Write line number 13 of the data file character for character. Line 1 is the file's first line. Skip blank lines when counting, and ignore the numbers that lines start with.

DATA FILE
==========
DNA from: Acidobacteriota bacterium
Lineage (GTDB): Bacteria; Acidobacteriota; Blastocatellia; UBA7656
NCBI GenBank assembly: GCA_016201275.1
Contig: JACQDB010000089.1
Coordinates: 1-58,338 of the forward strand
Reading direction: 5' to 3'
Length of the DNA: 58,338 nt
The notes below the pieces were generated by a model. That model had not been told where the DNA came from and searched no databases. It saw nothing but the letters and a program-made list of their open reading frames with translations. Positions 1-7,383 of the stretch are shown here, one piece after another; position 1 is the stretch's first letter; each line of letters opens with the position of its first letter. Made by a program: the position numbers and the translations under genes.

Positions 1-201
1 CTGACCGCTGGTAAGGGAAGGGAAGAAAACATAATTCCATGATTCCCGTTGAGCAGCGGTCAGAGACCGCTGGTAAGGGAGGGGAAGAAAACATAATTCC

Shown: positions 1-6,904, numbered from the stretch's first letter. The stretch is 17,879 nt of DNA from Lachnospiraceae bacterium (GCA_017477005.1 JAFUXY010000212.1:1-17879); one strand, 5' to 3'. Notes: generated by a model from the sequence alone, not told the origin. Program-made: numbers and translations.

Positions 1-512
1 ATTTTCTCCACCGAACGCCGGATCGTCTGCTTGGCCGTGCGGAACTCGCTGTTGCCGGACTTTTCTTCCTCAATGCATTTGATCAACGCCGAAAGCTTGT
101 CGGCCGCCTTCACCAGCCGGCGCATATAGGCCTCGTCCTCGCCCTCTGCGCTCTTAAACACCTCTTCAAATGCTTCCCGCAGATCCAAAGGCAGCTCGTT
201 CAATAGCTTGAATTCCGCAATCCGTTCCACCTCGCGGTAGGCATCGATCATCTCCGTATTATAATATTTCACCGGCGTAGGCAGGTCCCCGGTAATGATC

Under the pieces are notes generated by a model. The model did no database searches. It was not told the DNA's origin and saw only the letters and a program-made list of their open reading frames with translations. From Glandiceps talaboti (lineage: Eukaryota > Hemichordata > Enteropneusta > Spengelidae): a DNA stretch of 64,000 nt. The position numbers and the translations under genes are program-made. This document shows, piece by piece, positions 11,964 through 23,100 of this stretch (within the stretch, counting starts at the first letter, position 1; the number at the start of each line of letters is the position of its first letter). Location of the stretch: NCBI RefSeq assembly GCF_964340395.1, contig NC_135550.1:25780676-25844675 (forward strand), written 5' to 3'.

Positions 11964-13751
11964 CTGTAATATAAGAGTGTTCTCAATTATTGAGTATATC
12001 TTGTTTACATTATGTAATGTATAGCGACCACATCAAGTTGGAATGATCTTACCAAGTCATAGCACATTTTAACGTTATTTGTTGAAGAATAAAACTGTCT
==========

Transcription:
1 ATTTTCTCCACCGAACGCCGGATCGTCTGCTTGGCCGTGCGGAACTCGCTGTTGCCGGACTTTTCTTCCTCAATGCATTTGATCAACGCCGAAAGCTTGT